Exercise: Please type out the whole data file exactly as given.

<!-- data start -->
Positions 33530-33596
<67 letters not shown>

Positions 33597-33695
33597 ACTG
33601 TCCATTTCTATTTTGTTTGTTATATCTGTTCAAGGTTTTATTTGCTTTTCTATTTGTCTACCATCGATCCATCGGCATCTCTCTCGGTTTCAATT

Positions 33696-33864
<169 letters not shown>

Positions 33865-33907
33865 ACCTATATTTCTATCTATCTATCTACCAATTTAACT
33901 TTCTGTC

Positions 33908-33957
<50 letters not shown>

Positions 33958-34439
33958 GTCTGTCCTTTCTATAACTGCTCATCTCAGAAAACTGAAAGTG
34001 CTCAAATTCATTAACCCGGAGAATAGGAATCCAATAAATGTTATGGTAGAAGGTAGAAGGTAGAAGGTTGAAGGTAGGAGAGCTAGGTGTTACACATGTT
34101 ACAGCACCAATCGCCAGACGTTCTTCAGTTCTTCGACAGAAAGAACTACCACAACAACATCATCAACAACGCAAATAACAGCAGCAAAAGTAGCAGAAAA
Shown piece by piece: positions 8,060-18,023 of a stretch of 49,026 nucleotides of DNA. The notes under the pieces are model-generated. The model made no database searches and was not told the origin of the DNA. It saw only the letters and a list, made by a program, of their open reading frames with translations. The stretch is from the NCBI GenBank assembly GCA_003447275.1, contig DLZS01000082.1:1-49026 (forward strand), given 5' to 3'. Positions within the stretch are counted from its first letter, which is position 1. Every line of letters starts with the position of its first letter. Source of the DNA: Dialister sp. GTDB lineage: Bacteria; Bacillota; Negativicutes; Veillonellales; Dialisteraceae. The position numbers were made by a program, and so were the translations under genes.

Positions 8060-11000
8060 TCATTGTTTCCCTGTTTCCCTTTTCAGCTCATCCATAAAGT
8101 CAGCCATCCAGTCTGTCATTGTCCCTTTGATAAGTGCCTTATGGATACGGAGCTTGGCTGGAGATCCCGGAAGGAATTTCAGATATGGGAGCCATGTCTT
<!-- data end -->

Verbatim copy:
Positions 33530-33596
<67 letters not shown>

Positions 33597-33695
33597 ACTG
33601 TCCATTTCTATTTTGTTTGTTATATCTGTTCAAGGTTTTATTTGCTTTTCTATTTGTCTACCATCGATCCATCGGCATCTCTCTCGGTTTCAATT

Positions 33696-33864
<169 letters not shown>

Positions 33865-33907
33865 ACCTATATTTCTATCTATCTATCTACCAATTTAACT
33901 TTCTGTC

Positions 33908-33957
<50 letters not shown>

Positions 33958-34439
33958 GTCTGTCCTTTCTATAACTGCTCATCTCAGAAAACTGAAAGTG
34001 CTCAAATTCATTAACCCGGAGAATAGGAATCCAATAAATGTTATGGTAGAAGGTAGAAGGTAGAAGGTTGAAGGTAGGAGAGCTAGGTGTTACACATGTT
34101 ACAGCACCAATCGCCAGACGTTCTTCAGTTCTTCGACAGAAAGAACTACCACAACAACATCATCAACAACGCAAATAACAGCAGCAAAAGTAGCAGAAAA
Shown piece by piece: positions 8,060-18,023 of a stretch of 49,026 nucleotides of DNA. The notes under the pieces are model-generated. The model made no database searches and was not told the origin of the DNA. It saw only the letters and a list, made by a program, of their open reading frames with translations. The stretch is from the NCBI GenBank assembly GCA_003447275.1, contig DLZS01000082.1:1-49026 (forward strand), given 5' to 3'. Positions within the stretch are counted from its first letter, which is position 1. Every line of letters starts with the position of its first letter. Source of the DNA: Dialister sp. GTDB lineage: Bacteria; Bacillota; Negativicutes; Veillonellales; Dialisteraceae. The position numbers were made by a program, and so were the translations under genes.

Positions 8060-11000
8060 TCATTGTTTCCCTGTTTCCCTTTTCAGCTCATCCATAAAGT
8101 CAGCCATCCAGTCTGTCATTGTCCCTTTGATAAGTGCCTTATGGATACGGAGCTTGGCTGGAGATCCCGGAAGGAATTTCAGATATGGGAGCCATGTCTT